Video Duration 26 minutes 00 seconds
From: War Hotels

Vietnam war journalists’ hub: Caravelle Saigon

War stories from the Caravelle Hotel, a vital vantage point for journalists in old Saigon reporting the Vietnam war.

The Vietnam War has been called the first truly televised war – and the Caravelle Hotel in old Saigon was one of its most vital media hubs.

As American involvement in the Vietnam War increased in the 1960s, so did the world’s media attention. International news crews, reporters and photojournalists descended on Saigon, the capital of then-South Vietnam, to beam war stories to the world.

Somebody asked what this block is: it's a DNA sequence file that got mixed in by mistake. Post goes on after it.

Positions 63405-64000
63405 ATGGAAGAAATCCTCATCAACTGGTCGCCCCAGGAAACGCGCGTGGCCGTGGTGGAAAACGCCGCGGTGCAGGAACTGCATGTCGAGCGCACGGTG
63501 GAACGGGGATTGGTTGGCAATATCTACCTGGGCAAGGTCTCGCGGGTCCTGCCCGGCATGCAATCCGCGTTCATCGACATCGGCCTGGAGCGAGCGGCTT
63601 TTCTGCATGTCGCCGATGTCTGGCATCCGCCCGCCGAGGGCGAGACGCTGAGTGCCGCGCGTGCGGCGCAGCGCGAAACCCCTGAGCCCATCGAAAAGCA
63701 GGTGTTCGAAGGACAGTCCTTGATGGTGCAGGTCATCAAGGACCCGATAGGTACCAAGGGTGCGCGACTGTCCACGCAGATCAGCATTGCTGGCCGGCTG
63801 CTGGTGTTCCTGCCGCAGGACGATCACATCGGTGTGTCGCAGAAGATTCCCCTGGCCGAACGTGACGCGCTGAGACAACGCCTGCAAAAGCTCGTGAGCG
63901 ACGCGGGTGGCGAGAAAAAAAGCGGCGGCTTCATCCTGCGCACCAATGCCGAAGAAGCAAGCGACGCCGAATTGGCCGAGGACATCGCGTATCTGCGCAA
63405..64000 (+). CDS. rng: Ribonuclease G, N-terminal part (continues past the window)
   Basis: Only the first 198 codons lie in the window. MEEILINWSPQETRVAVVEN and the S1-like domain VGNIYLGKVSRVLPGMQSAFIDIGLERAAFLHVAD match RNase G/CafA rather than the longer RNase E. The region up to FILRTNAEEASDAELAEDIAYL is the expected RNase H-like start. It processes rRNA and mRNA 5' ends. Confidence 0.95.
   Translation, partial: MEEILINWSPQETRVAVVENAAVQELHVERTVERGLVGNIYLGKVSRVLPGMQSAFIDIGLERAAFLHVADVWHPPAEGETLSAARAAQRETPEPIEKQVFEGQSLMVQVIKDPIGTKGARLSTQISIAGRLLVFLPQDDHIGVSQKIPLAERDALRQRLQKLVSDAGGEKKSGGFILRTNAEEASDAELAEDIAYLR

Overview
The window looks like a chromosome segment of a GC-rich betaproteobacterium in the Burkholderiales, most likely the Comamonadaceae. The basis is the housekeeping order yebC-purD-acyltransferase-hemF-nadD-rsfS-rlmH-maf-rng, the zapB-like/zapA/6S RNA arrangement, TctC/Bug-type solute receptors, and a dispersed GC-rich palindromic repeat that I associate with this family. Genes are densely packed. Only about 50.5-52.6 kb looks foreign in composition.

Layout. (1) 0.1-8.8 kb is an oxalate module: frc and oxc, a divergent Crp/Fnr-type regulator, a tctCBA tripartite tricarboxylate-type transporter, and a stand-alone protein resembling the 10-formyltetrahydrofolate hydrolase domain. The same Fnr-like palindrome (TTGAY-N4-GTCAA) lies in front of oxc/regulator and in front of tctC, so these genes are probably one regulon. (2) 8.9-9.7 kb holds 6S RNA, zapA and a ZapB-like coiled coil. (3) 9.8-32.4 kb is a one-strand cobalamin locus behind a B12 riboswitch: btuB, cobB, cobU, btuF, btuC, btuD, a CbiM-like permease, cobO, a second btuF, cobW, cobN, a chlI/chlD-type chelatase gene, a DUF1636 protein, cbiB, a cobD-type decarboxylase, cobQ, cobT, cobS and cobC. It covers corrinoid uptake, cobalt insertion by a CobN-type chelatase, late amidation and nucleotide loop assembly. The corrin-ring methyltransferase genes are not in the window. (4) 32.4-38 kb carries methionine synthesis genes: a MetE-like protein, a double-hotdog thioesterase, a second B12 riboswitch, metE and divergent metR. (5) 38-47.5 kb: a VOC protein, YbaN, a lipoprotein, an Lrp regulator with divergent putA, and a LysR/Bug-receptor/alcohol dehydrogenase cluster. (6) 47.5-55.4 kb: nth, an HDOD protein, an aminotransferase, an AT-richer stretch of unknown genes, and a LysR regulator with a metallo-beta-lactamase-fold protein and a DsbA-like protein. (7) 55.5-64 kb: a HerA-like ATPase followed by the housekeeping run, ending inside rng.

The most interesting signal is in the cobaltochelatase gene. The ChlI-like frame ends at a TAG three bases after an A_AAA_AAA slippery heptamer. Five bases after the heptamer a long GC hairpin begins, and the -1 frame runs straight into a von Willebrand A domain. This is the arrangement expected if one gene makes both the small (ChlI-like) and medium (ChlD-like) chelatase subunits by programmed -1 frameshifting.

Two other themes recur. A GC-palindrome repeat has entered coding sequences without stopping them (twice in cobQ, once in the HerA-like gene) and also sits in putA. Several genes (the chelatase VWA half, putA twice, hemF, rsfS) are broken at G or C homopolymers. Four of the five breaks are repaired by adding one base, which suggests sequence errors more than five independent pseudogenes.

They set up camp in the city’s hotels, especially those on the strategically located Lam Son Square. Media, military and intelligence personnel rubbed shoulders as war stories were sniffed out in the bars and restaurants.

Over 30 years of dramatic history, the Caravelle became a local character in its own right. At times it was a reliable home base for the press corps – and at others it was a target itself.

Many moments of the war were filmed and photographed from its balconies and rooftop.

In this film, veteran reporters share their memories from the early days of the war in the 1960s, through to the fall of Saigon to communist North Vietnam in 1975.

Renowned AP correspondent Peter Arnett, NBC correspondent Jim Laurie, local Vietnamese UPI photographer Hoang Van Cuong and BBC cameraman Eric Thirer, together with John Gardner, once a manager of the hotel, recall the events that unfolded around this extraordinary war hotel.